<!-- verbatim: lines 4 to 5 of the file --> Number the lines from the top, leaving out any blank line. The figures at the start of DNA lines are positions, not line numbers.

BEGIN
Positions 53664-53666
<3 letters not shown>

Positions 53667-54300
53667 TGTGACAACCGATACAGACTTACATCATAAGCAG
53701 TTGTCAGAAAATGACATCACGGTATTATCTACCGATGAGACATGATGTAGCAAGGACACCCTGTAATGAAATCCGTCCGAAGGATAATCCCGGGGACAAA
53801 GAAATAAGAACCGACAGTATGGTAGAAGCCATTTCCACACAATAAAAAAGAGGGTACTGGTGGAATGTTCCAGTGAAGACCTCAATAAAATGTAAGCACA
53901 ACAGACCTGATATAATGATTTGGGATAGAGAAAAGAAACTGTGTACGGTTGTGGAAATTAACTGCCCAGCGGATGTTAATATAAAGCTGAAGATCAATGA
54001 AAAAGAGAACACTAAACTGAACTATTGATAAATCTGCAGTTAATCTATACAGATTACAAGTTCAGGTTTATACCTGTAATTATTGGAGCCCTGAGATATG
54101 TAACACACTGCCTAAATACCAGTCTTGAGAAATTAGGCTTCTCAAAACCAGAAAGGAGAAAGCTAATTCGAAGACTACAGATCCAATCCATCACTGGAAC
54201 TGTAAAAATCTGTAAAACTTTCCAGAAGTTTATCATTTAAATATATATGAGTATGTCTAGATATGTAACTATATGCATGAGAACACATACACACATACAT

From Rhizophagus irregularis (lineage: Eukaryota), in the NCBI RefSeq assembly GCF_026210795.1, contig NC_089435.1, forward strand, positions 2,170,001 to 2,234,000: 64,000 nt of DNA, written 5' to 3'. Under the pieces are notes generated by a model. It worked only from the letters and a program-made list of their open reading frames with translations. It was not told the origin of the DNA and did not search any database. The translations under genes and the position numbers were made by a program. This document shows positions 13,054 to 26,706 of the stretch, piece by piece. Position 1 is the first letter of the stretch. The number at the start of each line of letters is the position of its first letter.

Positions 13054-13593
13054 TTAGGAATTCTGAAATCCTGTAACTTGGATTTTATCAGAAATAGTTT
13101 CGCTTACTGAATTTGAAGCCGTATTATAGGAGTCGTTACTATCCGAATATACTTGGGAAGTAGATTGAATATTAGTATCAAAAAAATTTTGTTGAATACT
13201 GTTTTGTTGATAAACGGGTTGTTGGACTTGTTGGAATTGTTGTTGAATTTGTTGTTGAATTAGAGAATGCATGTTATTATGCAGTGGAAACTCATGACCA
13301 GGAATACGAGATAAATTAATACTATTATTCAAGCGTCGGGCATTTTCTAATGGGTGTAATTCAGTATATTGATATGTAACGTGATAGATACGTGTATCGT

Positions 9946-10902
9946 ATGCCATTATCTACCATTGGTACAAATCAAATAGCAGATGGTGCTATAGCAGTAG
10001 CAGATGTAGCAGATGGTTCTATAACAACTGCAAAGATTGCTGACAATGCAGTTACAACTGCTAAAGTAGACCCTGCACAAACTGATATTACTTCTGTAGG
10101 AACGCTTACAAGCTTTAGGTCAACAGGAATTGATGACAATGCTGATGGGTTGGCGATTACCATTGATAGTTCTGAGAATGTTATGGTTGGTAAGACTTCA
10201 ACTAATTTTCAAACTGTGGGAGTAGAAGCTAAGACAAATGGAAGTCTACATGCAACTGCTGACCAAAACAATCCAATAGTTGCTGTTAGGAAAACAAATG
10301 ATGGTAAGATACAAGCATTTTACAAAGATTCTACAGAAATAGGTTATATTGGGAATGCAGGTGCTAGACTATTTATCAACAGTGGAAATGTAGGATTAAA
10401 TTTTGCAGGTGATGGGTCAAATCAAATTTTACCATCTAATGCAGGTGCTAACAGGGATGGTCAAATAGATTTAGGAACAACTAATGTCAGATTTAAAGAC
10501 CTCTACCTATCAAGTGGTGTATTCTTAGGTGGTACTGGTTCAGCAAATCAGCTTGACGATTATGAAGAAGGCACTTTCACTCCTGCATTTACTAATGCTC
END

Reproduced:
53667 TGTGACAACCGATACAGACTTACATCATAAGCAG
53701 TTGTCAGAAAATGACATCACGGTATTATCTACCGATGAGACATGATGTAGCAAGGACACCCTGTAATGAAATCCGTCCGAAGGATAATCCCGGGGACAAA